Carter (1971) working in the 1960s reports finding young fundatrices of Adelges nordmannianae on Picea orientalis at Bedgebury, towards the end of March. Their presence was detected by searching the undersides of the buds for white wax-wool secretions. Towards the end of April and early May discrete blobs (about 1.5 mm diameter) of wax-wool were to be seen, partially concealing the adult fundatrix and eggs. The galls developed from the buds fed on by the fundatrices, first appearing towards the end of May. The nymphs emerging from the eggs laid by the fundatrix develop in the galls reaching fourth instar by June. The final instar nymphs (see first picture below ) then vacate the gall with the final moult taking place on the gall surface.

Vacated galls can be recognized by the covering of white exuviae over the gall (see second picture above).

Carter (1971) noted that the gallicolae (see picture above) emerged between mid-June and early August similar to the timing we observed in 2019.


Other species on the same host

Primary hosts

Adelges nordmannianae has been recorded from 4 Picea species (Picea abies, Picea glauca, Picea omorika, Picea orientalis).

Blackman & Eastop list about 170 species of aphids as feeding on spruces (Picea) worldwide, and provide formal identification keys.

Of the 14 aphid species Blackman & Eastop list as feeding on Caucasian spruce (Picea orientalis) worldwide (Show World list), Baker (2015) lists 12 as occurring in Britain: (Show British list).

Secondary hosts

Adelges nordmannianae has been recorded from 11 Abies species.

Blackman & Eastop list 47 species of aphid as feeding on true firs (Abies species) worldwide, and provide formal identification keys.

  • Blackman & Eastop list 10 species of aphid as feeding on Nordmann fir (Abies nordmanniana) worldwide, and provide formal identification keys. (Show World list). Of those aphid species, Baker (2015) lists 7 as occurring in Britain: (Show British list).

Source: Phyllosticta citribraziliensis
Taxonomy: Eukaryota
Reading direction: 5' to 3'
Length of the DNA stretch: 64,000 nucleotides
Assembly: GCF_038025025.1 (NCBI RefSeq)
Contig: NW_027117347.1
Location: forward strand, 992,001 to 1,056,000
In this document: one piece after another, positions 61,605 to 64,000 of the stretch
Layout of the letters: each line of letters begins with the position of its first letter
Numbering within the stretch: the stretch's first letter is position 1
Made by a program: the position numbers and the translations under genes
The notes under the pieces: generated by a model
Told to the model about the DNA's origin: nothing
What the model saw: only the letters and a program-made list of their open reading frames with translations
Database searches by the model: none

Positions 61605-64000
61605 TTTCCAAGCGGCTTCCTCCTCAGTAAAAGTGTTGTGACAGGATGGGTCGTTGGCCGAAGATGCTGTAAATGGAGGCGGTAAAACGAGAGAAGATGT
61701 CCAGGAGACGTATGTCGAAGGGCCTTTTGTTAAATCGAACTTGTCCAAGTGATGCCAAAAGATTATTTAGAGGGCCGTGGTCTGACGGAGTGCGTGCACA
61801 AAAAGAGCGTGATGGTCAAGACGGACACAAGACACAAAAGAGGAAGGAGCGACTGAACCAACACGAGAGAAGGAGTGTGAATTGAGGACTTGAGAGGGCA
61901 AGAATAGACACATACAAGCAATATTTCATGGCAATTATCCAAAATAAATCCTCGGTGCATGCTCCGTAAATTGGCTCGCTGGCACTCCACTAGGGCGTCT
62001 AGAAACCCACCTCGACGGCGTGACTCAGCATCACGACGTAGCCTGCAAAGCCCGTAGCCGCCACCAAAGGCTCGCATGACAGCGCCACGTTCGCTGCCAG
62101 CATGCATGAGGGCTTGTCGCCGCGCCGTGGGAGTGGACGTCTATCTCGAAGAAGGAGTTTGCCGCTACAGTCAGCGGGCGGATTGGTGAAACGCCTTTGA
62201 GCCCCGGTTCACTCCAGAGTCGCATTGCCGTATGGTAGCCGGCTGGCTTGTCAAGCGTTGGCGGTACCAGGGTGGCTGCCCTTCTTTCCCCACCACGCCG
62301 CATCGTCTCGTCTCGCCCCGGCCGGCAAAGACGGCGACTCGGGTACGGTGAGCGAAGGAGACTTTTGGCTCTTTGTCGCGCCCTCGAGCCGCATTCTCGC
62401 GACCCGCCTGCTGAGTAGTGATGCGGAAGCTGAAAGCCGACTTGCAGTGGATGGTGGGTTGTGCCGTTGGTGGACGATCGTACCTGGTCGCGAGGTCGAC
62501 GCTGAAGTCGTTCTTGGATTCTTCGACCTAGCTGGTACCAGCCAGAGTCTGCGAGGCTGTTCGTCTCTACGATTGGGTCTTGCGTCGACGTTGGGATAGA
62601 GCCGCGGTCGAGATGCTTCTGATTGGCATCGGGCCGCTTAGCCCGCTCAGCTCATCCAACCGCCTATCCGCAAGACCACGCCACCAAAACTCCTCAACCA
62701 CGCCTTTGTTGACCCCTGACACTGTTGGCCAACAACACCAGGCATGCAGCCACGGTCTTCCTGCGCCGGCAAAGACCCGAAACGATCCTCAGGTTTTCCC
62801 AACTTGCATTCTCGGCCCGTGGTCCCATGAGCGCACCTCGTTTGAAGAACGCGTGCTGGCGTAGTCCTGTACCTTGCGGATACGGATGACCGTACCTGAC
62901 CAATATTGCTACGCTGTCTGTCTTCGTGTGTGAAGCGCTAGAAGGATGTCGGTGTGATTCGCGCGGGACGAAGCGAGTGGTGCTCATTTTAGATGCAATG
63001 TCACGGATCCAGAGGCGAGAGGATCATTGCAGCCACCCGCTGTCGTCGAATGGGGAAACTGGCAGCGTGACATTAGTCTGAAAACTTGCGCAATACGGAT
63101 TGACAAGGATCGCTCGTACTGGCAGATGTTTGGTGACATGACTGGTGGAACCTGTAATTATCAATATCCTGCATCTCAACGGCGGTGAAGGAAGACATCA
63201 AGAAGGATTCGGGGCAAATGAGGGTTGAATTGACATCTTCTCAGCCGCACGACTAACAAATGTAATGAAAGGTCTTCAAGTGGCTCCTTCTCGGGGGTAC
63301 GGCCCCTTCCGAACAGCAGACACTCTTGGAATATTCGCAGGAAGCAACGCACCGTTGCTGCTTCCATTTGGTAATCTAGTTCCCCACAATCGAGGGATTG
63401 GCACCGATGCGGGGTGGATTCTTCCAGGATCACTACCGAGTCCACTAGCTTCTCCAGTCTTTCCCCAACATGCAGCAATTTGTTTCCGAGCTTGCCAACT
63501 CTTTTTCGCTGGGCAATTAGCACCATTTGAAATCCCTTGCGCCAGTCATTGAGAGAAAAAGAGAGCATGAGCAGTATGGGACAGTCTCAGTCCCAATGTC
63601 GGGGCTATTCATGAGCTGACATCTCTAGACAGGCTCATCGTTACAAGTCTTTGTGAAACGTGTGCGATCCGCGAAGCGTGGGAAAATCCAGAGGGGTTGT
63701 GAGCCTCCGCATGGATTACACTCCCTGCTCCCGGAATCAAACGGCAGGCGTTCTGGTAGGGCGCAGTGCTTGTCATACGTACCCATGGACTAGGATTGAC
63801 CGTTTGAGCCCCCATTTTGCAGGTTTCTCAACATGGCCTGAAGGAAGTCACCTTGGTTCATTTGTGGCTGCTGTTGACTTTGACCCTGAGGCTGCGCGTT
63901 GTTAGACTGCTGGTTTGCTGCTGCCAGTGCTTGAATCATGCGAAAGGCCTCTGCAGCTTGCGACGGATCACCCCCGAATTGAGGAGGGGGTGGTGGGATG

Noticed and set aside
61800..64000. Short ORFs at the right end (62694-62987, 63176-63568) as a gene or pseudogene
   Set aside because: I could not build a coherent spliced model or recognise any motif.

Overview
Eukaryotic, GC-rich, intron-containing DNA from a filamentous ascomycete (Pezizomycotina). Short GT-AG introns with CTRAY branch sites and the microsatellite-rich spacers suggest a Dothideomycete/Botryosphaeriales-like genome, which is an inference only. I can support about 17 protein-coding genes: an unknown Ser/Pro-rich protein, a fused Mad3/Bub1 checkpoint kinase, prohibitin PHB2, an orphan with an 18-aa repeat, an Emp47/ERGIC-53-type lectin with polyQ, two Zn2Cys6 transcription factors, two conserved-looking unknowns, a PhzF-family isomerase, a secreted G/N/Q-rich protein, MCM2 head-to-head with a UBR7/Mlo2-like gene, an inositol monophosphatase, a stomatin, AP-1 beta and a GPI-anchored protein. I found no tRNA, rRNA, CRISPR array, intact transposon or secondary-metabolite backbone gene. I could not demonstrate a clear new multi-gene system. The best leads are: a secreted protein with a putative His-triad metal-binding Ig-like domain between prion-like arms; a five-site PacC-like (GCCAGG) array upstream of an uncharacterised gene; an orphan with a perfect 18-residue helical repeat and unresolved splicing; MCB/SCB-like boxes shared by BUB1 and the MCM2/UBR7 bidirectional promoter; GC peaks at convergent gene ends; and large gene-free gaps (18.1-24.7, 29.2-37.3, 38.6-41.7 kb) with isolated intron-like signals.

• Blackman & Eastop list 15 species of aphid as feeding on silver fir (Abies alba) worldwide, and provide formal identification keys. (Show World list). Of those aphid species, Baker (2015) lists 8 as occurring in Britain: (Show British list).


    Damage and control

    Nordmann fir is the main species used for Christmas tree production in many Northern European countries. Adelgid attack has caused important losses of trees in plantations. Mass attacks are rare and only occur outside the natural distribution area of the particular fir species. Within the Caucasus mountains populations are kept low by natural enemies.


    We especially thank the UK Forestry Commission Bedgebury Pinetum for their kind assistance, and permission to sample.

    Whilst we make every effort to ensure that identifications are correct, we cannot absolutely warranty their accuracy. We have mostly made identifications from high resolution photos of living specimens, along with host plant identity. In the great majority of cases, identifications have been confirmed by microscopic examination of preserved specimens. We have used the keys and species accounts of Blackman & Eastop (1994) and Blackman & Eastop (2006) supplemented with Blackman (1974), Stroyan (1977), Stroyan (1984), Blackman & Eastop (1984), Heie (1980-1995), Dixon & Thieme (2007) and Blackman (2010). We fully acknowledge these authors as the source for the (summarized) taxonomic information we have presented. Any errors in identification or information are ours alone, and we would be very grateful for any corrections. For assistance on the terms used for aphid morphology we suggest the figure provided by Blackman & Eastop (2006).

    Useful weblinks


    • Carter, C.I. (1971). Conifer Woolly Aphids (Adelgidae) in Britain. Forestry Commission Bulletin No. 42. Forestry Commission, London Full text